A Dollar Saved Is Not a Dollar Hoarded
Saving is the foundation of capital accumulation, which in turn is the foundation of increasing production, employment, and credit. Saving is the act of abstaining from consuming funds that have been earned in the sale of goods or services.
Saving does not mean not spending. It does not mean hoarding. It means not spending for purposes of consumption. Abstaining from spending for consumption makes possible equivalent spending for production. Whoever saves is in a position to that extent to buy capital goods and pay wages to workers, to lend funds for the purchase of expensive consumers’ goods, or to lend funds to others who will use them for any of these purposes.
It is necessary to stress these facts because of the prevailing state of utter ignorance on the subject. Such ignorance is typified by a casual statement made in a recent New York Times news article. The statement was offered in the conviction that its truth was so well established as to be non-controversial. It claimed that “A dollar saved does not circulate through the economy and higher savings rates translate into fewer sales and lower revenue for struggling businesses.” (Jack Healy, “Consumers Are Saving More and Spending Less,” February 3, 2009, p. B3.)
The writer of the article apparently believes that houses and other expensive consumers’ goods are purchased out of the earnings of a single week or month, which is the normal range of time between paychecks. If that were the case, no savings would be necessary in order to purchase them. In fact, of course, the purchase of a house typically requires a sum equal to the purchaser’s entire income of three years or more; that of an automobile, the income of several months; and that of countless other goods, too large a fraction of the income of just one pay period to be affordable out of such limited funds.
In all such cases, a process of saving is essential for the purchase of consumers’ goods. The savings accumulated may be those of the purchaser himself, or they may be borrowed, or be partly the purchaser’s own and partly borrowed. But, in every case, savings are essential for the purchase of expensive consumers’ goods.
The Times reporter, and all of his colleagues, and the professors who supposedly educated him and his colleagues, all of whom spout such nonsense about saving, also do not know other, even more important facts abut saving. They do not know that saving is the precondition of retailers being able to buy goods from wholesalers, of wholesalers being able to buy goods from manufacturers, of manufacturers, and all other producers, being able to buy goods from their suppliers, and so on and on. It is also the precondition of sellers at any and all stages being able to pay wages.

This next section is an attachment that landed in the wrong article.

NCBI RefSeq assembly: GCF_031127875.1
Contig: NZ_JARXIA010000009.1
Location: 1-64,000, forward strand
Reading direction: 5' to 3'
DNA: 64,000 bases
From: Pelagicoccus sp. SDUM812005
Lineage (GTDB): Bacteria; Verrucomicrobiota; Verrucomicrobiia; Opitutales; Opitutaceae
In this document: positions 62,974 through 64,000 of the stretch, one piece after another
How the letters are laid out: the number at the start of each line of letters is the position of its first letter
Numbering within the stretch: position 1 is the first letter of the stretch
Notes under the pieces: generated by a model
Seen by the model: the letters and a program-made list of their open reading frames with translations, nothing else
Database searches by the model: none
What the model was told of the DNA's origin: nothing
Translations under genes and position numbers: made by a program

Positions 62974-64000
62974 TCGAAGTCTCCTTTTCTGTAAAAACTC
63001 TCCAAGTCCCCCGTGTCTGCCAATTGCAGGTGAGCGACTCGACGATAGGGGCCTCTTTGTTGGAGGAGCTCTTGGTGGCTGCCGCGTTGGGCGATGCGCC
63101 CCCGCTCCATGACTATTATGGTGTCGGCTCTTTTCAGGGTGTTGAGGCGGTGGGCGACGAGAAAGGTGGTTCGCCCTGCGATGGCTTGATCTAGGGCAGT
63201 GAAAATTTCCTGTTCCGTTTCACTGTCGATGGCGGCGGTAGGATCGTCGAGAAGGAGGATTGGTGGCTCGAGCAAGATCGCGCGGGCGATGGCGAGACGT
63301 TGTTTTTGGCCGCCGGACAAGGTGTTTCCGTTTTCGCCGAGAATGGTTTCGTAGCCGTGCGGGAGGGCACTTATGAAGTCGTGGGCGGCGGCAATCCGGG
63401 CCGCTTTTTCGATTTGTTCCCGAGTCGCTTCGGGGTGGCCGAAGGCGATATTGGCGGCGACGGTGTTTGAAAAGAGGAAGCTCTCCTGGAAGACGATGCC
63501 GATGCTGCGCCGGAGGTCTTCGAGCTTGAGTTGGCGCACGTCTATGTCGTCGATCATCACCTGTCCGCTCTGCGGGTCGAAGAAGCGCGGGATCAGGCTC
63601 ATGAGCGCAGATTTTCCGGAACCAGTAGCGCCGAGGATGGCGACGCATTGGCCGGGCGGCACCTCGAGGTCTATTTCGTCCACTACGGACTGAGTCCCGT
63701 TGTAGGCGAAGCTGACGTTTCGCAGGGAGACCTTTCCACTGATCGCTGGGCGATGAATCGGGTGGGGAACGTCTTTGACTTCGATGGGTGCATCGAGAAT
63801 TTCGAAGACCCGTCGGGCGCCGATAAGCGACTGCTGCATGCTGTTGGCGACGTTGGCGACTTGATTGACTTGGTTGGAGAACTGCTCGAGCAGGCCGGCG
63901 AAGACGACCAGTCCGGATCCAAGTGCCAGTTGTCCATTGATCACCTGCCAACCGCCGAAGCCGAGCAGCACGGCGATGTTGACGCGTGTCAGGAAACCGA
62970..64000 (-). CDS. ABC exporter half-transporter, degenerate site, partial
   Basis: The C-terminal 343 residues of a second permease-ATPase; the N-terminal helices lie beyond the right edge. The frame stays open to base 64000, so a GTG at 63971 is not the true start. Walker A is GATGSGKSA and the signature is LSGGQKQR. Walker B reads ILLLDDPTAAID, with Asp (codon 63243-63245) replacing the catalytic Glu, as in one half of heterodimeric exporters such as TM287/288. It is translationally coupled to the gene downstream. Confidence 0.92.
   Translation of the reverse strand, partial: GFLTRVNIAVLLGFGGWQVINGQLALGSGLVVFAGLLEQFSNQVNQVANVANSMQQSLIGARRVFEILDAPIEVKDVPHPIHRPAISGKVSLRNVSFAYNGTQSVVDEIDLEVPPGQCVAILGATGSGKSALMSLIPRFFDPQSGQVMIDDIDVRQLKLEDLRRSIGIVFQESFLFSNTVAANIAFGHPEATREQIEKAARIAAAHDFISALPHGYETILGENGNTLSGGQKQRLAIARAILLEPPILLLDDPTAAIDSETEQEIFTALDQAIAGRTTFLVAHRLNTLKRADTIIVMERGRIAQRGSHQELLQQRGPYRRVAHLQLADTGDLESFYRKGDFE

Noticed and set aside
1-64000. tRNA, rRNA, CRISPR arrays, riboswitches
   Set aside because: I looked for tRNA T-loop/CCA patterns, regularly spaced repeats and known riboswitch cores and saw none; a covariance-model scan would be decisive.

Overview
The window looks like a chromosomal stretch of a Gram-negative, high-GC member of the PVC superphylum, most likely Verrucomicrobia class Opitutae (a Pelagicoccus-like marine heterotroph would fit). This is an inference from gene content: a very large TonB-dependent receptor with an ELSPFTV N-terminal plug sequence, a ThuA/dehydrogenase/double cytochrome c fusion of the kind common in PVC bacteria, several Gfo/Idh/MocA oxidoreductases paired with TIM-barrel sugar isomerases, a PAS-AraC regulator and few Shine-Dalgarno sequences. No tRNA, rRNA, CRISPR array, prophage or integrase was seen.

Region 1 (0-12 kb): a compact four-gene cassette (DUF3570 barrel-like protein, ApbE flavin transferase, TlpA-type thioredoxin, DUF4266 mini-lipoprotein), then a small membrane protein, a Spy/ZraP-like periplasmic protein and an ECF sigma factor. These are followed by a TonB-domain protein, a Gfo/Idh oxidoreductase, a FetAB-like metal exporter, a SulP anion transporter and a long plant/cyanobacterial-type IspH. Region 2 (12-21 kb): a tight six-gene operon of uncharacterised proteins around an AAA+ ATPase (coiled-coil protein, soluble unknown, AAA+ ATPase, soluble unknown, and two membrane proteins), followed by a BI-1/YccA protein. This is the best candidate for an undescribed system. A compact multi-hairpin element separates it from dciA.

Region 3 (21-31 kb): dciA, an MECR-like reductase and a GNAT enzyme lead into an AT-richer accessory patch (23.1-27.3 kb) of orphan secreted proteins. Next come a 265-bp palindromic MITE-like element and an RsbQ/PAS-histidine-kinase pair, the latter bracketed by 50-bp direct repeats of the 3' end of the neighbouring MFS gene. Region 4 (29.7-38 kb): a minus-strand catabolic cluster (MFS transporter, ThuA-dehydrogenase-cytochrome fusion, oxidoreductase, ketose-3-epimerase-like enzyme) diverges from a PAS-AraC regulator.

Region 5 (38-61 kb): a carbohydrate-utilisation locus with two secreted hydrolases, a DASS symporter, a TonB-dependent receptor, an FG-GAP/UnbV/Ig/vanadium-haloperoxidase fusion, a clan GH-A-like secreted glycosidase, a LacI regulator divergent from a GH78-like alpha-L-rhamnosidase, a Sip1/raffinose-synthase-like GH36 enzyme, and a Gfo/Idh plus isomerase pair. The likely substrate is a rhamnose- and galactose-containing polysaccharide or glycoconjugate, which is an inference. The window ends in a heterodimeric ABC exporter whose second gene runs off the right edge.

Such expenditures must generally be made and paid for prior to the purchaser’s receipt of money from the sale of his own goods that will ultimately result. For example, automobile and steel companies cannot pay their workers and suppliers out of the receipts from the sale of the automobiles that will eventually come in as the result of using the labor and capital goods purchased. And even in the cases in which the payments to suppliers are made out of receipts from the sale of the resulting goods, the seller must abstain from consuming those funds, i.e., he must save them and use them to pay for the capital goods and labor he previously purchased.
In contrast, the Keynesian reporters and professors believe that sellers do nothing but consume or hoard cash. They are too dull to realize that if that were really the case, there would be no demand for anything but consumers’ goods. This becomes clear simply by following the pattern of the Keynesian textbooks in allegedly describing the process of spending.
Thus a consumer buys, say, $100 dollars worth of shirts in a department store; the owner of the department store, following his Keynesian “marginal propensity to consume” of .75, then buys $75 worth of food in a restaurant, and allegedly hoards the other $25 of his income; the owner of the restaurant then buys $56.25 (.75 x $75) worth of books, while allegedly hoarding the remaining $18.75 of his income; and so on and on. Now, unknown to the Keynesians, if such a sequence of spending actually took place, all that would exist is a sum of consumption expenditures and nothing else.
The fact is that most spending in the economic system rests on a foundation of saving. The seller of the shirts will likely save and productively expend $95 or more in buying replacement shirts and in paying his employees and making other purchases necessary for the conduct of his business, and perhaps only $5 on consumption. And so it will be for those who sell to him, or to the suppliers of his suppliers, or to the suppliers of those suppliers, and so on.
Any business income statement can provide a simple confirmation of such facts. The ratio of costs to sales revenues that can be derived from it, is an indicator of the ratio of the use of savings to make expenditures for labor and capital goods relative to sales revenues. For the costs it shows are a reflection of expenditures for labor and capital goods made in the past. The saving and productive expenditure out of current sales revenues will show up as costs in the future. The higher is the ratio of costs to sales, the higher is the degree of saving and productive expenditure relative to sales revenues. A firm with costs of $95 and sales revenues of $100 is a firm that can be understood as saving and productively expending $95 out of its $100 of sales revenues. This relationship applies throughout the economic system.